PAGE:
There is a need for accurate, immediate, and effective communication in medical settings. By using a sign language interpreter, a health care provider would avoid any problems in the failure of a deaf patient (or family member) to communicate vital information to his health care staff, such as the patient’s health history and current symptoms. Further, without the aid of a sign language interpreter, a health care provider might not be able to explain medical procedures and options, including obtaining informed consent from a deaf patient to perform an indicated and necessary medical procedure.
Any lack of effective communication between a deaf patient and a health care provider could possibly lead to misdiagnoses and/or problems in treatment. This, in turn, could potentially lead to a standard malpractice claim against the health care provider, in addition to potential claims under Title III of the ADA or section 504 of the Rehabilitation Act.
It is usually the conclusion that the nature of the possible repercussions of failing to provide a sign language interpreter, measured against the relative expense of retaining such an auxiliary aid for the deaf patient might lean toward providing the sign language interpreter that the patient has requested.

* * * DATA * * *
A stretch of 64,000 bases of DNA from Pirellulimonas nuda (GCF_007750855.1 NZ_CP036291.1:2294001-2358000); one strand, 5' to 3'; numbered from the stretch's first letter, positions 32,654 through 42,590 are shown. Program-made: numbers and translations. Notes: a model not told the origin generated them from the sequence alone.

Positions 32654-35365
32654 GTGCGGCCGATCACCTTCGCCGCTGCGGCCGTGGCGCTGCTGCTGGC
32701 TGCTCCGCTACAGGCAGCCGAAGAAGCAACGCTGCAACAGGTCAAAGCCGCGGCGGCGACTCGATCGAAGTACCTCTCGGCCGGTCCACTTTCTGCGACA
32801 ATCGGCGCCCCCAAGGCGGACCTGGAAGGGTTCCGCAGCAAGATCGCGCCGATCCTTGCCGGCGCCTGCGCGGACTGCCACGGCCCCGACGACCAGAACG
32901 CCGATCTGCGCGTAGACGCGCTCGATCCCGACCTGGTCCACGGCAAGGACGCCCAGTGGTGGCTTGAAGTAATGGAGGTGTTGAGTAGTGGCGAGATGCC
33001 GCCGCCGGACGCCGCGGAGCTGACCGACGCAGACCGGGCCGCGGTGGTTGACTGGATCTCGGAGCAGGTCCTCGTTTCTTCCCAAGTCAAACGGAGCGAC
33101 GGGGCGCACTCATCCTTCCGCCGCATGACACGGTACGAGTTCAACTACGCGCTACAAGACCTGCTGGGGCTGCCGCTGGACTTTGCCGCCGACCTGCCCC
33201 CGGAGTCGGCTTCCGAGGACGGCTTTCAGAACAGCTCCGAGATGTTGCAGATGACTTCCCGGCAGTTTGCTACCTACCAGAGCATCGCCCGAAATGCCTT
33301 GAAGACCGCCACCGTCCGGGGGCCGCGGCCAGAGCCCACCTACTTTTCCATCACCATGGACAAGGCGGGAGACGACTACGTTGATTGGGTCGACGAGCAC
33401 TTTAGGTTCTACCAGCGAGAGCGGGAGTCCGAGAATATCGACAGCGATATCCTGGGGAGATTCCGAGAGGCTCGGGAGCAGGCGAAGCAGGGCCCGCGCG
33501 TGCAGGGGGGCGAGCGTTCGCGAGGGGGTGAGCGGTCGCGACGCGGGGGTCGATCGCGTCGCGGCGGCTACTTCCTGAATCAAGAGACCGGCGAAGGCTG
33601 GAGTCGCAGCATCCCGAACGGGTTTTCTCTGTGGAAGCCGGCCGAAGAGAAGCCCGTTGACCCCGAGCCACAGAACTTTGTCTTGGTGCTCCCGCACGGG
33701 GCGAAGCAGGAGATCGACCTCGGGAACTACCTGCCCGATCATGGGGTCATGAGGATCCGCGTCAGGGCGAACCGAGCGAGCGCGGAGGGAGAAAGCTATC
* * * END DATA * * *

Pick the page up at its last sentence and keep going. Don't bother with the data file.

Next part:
Communication with the patient might result in an agreement to utilize a different auxiliary aid or service rather than a sign language interpreter to meet the ADA’s requirement of effective communication, but caution might suggest giving deference to a patient’s analysis of her situation and her request for a sign language interpreter.
The cost of this auxiliary aid must be absorbed as office overhead, and cannot be billed directly to the patient or her insurance carrier. However, consultation with the health care provider’s tax advisor is recommended to discuss the options available to claim the cost of auxiliary aid or services as a tax credit.
Bennett and Katz practice in Houston, Texas.
 See Frazier v. Board of Trustees of NW Miss. Regional Med. Center, 765 F.2d 1278 (5th Cir. 1985).
 See Mayberry v. Von Valtier, 843 F. Supp 1160 (E.D. Mich. 1994)(court applied both Title III and section 504 to an individual doctor who allegedly failed to provide a sign language interpreter to a profoundly deaf patient during office visits).
 See Aikens v. St. Helena Hospital, 843 F. Supp. 1329 (N.D. Cal. 1994)(dismissing ADA claims for lack of standing).
 See Grazn v. Charter Hosp. of NW Indiana, 104 F.3d 116 (7th Cir. 1997).
 See 56 Fed. Reg. at 35566-67.
 28 Code of Federal Regulation, section 36.104 app. B (1995).
 28 Code of Federal Regulation, section 36.301 (c).
 You should consult your tax adviser for the most current federal tax regulations regarding claiming a tax credit for auxiliary aids and services.